Moments after this iconic photograph was snapped, 1st Lt. Baldomero Lopez will be cut down by enemy fire and then use his body to absorb the blast from a grenade — posthumously earning the Medal of Honor. Read his citation here. 70 years ago this night, Lopez’s Marines spent the next several hours neutralizing the North Korean defenders, setting the stage for the drive to recapture Seoul.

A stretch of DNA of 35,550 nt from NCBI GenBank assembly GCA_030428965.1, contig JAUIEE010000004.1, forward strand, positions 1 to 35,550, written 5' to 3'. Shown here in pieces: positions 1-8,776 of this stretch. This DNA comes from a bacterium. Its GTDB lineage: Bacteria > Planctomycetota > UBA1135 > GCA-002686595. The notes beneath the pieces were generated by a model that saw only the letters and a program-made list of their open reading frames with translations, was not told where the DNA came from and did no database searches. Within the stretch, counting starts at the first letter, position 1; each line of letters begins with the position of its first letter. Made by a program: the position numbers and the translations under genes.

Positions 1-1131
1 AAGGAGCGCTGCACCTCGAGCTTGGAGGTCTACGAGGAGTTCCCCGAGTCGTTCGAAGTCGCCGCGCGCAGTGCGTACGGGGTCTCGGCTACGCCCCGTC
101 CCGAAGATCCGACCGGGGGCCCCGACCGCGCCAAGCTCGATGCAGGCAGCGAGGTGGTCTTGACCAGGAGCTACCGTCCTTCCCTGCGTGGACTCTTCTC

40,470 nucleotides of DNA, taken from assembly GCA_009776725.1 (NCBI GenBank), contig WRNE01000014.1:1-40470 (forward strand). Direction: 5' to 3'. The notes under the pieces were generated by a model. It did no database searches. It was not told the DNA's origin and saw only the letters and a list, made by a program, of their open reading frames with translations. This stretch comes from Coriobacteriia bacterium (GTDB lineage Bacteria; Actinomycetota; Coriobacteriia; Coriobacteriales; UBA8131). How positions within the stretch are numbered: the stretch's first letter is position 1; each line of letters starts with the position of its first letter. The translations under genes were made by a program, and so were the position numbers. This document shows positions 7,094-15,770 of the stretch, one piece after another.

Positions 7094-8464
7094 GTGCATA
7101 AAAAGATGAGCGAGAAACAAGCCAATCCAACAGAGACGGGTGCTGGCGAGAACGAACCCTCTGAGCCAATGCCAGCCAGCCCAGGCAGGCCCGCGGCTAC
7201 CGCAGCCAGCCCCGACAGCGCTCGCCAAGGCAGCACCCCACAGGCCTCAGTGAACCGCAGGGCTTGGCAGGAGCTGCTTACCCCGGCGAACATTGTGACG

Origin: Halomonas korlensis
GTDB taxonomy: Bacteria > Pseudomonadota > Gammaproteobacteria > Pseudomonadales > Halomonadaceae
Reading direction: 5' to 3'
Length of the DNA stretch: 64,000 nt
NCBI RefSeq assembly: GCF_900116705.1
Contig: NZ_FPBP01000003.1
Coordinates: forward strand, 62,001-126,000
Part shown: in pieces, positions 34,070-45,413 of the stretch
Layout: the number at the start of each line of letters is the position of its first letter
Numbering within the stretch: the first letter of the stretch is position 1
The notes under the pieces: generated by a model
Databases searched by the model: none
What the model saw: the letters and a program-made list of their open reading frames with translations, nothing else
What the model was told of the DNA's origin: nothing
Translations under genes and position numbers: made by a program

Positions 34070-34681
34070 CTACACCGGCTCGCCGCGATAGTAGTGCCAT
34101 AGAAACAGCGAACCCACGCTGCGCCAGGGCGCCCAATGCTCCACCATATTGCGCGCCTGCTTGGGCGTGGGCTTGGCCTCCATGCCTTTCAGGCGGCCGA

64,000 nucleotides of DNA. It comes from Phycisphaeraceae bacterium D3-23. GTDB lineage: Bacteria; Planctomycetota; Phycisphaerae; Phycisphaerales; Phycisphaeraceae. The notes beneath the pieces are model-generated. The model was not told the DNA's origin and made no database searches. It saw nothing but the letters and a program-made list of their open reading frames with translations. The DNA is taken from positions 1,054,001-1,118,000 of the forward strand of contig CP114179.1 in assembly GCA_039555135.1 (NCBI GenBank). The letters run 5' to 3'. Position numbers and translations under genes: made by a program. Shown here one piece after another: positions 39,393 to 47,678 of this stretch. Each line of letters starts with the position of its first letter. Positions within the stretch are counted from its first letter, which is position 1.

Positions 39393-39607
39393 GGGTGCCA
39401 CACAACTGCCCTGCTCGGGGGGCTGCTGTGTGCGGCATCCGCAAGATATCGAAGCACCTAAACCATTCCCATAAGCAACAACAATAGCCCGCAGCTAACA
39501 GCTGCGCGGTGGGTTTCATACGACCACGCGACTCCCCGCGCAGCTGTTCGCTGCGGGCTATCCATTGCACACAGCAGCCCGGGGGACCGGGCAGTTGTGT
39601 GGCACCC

This map gives an interesting perspective in that you can see how different of a world we live in compared to that of 1861. Railroads were a relatively new form of transportation, covering just over 30,000 miles of track in 1860. The Hannibal and St. Joseph Railroad marked the western limit of railways prior to the Transcontinental Railroad, which wouldn’t be completed until after the Civil War. In those days, people moved products on waterways, and proximity to rivers or coastlines determined the size of a city. For example, at the time this map was drawn, St. Joseph, Mo. (along the Missouri River) and Hannibal, Mo. (on the Mississippi River) were the second- and third-largest cities in the state, respectively. While St. Joseph has slipped to ninth, Hannibal is now 41st in size as America expanded, new modes of transportation changed our economy, and our way of life adapted.